Whenever someone quotes a list at you, it’s effectively a statement that the system they’re describing has symmetry of that order. In other words, the structure that underpins the system can’t be broken down into some simpler pattern. In my experience, things in life seldom have symmetry as consistent, orderly and complex as order six without something going on underneath.

So how about these patterns of influence? Do they have a deeper structure? I think so. Right away, we can break Cialdini’s list down on the basis of the type behavior to which they relate. The mechanisms of Scarcity and Social Proof both relate to the behavior of individuals operating in anonymous groups. They’re not specific to people. You can see the same behaviors in shoals of fish, in their patterns of feeding and flocking. Feeding patterns reflect Scarcity: ‘food is suddenly available and I might not get some’. Flocking reflects Social Proof: ‘everyone’s turning left so there must be a good reason to do so’. The same primal patterns of social optimization can even be found in bacteria.

At the other end of the scale, the mechanism of Authority relates specifically to hierarchical behavior, which you only get in those organisms that collaborate in structured groups. Furthermore, it’s culturally dependent. A man dressed as a witch doctor with lion’s teeth around his neck is going to be less immediately authoritative to a western audience than a man in an Armani suit. This mechanism clearly equates to the improv principle of status.

Between these two extremes lie Reciprocity, Consistency and Liking, all of which relate to building and maintaining relationships with peers. Thus, we can see that there are three levels of social behavior being revealed: hierarchically-connected, peer-connected, and group-connected. (Intriguingly, these layers correspond to the first the scenes in a Vanilla 6-Hander improv play, but that’s perhaps material for another post.) The next question is whether we can slice up each these layers in ways that reveal further structure. Doing so might reveal gaps in Cialdini’s findings and uncover mechanisms that he missed. And this is where it gets interesting.

Let’s look at the group-connected layer first. What’s the difference between Scarcity and Social Proof? While they share the common idea that ‘other people know something I don’t’, I would suggest that Scarcity relates to group competition while Social Proof reflects collaboration of a very basic sort.

However, if we then look at the peer layer--Reciprocity, Consistency and Liking--a different pattern emerges. There’s no pattern in this set that obviously relates to collaboration versus competition. Instead, these three mechanisms appear to correspond to different points on a relationship-building time-line. Reciprocity relates to how people respond to overtures of alliance. Consistency encourages people to behave in a reliable fashion while a relationship is being developed so that others can build predictive models of their behavior. Liking reflects reluctance to break a social bond once it has been fully formed.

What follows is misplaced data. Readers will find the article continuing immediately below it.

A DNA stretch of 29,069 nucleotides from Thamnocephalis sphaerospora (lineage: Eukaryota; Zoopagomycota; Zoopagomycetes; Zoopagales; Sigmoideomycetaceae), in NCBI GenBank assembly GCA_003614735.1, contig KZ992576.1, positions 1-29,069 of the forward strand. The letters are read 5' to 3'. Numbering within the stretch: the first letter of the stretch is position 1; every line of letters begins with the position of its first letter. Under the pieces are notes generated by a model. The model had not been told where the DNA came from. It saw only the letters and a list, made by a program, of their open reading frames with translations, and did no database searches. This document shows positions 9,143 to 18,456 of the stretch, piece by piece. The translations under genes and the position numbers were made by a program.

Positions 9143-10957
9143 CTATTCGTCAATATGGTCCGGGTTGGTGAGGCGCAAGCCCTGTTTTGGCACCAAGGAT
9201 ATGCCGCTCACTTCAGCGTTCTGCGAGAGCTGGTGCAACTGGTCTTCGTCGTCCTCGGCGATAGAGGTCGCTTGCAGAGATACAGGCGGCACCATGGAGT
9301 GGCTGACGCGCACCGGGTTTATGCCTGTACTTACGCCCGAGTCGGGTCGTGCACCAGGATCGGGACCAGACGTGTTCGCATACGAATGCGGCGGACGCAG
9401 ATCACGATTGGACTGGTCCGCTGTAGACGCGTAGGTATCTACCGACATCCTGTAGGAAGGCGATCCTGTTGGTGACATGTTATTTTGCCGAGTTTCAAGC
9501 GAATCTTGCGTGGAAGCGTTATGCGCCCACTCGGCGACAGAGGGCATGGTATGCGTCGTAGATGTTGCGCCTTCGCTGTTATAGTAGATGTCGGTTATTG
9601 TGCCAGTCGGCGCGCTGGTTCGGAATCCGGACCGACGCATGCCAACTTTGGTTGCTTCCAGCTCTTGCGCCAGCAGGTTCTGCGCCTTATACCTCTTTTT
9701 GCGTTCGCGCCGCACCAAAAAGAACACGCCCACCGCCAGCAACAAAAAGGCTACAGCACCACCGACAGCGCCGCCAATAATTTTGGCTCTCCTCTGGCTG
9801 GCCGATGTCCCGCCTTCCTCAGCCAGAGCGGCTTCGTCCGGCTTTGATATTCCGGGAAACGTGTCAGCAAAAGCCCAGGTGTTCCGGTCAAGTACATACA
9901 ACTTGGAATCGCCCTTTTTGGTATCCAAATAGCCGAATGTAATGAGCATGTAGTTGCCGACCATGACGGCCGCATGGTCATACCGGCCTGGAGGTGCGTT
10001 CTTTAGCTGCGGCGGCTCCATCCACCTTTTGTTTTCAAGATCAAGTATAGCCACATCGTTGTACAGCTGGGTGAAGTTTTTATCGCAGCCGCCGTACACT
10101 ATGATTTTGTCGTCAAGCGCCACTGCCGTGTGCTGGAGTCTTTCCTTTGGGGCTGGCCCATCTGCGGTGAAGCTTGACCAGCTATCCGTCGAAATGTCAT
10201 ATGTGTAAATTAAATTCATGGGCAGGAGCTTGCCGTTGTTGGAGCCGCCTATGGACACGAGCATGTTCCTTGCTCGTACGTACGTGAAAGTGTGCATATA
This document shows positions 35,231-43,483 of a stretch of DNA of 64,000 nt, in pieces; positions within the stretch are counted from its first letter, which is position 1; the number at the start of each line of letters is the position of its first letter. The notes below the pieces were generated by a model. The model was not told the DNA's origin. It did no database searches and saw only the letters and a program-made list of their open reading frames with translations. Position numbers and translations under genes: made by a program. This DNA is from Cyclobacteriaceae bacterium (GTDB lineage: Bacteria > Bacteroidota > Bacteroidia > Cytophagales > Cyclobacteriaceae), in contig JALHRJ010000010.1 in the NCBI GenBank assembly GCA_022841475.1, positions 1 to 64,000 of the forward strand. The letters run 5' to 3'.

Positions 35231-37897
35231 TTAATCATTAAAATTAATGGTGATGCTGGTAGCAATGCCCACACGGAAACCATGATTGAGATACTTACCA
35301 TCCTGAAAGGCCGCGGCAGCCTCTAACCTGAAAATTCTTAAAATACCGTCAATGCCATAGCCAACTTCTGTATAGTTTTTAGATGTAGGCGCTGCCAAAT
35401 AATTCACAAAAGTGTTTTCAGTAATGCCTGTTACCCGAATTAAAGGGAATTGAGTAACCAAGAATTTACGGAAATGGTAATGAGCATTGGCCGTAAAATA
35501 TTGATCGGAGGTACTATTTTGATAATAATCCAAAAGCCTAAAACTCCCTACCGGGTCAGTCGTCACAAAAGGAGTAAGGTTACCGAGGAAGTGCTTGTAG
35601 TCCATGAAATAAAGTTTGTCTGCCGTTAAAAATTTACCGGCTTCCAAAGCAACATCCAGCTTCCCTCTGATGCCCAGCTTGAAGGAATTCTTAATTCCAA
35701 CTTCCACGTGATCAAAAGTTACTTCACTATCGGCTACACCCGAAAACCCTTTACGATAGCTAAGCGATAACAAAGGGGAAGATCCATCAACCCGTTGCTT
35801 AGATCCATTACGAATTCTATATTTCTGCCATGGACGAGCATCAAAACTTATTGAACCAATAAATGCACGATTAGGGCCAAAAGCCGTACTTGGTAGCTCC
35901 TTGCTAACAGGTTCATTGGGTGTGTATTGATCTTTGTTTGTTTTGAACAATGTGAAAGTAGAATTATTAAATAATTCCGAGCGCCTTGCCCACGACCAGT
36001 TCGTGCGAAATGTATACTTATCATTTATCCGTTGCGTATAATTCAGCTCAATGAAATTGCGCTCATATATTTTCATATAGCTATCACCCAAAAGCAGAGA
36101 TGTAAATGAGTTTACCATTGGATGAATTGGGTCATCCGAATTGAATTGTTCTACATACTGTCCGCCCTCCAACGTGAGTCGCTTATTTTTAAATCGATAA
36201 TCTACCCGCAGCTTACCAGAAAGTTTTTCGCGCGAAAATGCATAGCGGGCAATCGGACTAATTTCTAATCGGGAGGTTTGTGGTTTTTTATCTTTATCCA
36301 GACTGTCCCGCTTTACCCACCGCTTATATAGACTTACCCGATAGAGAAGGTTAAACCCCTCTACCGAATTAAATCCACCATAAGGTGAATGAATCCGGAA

Then, last of all we come to the mechanism of Authority, sitting in a group all on its own. Can we infer the existence of other missing mechanisms to this group by applying the patterns we found in the other two groups? Perhaps. I haven’t managed this yet. However, there’s a more obvious omission here. Hierarchies of individuals generally don’t only involve information passing from the top to the bottom. Information percolates back up as well. Thus, given that human beings have been forming hierarchies for a very long time, shouldn’t we also see patterns of influence here too?

Of course we do. I would refer to this new principle as that of Vulnerability. Hard-wired examples involve the ‘looking up cluster’ that women apply to men. This involves body language that’s low-status, yet gently coercive. Consider also tropes such as the female hitch-hiker by the side of the road whose boyfriend suddenly appears when a ride is acquired. Many of us will also be familiar with how successful children can be at exerting social influence on their parents, even though their apparent bargaining position is very weak. I suspect that there are a host of influence tricks that belong in this bucket.

I think Cialdini missed this mechanism because it because it’s employed less frequently by sales-people and managers. However, this doesn’t mean that it’s not widely used. A female friend of mine won accolades in her younger days for her door-to-door fund-raising. She raised a staggeringly greater amount of money than her peers working in the same charity because her approach combined quick-witted dialog with a highly non-threatening appearance. Doors opened for her that would open for nobody else.

Thus, all told, we’ve now got seven mechanisms that occupy slots in a more clearly defined structure. What’s curious, though, is that each layer of social interaction we’ve defined comes with its own symmetry. This suggests that Robert Cialdini effectively nailed six out of seven of the major channels of human interaction--at least if you believe the model we’ve constructed here. That’s impressive. However, the lingering question in my mind still whether we can take what we’ve found here and use it to create behavioral games that enable people to do things they’ve never achieved before. And that’s something I’m still working on.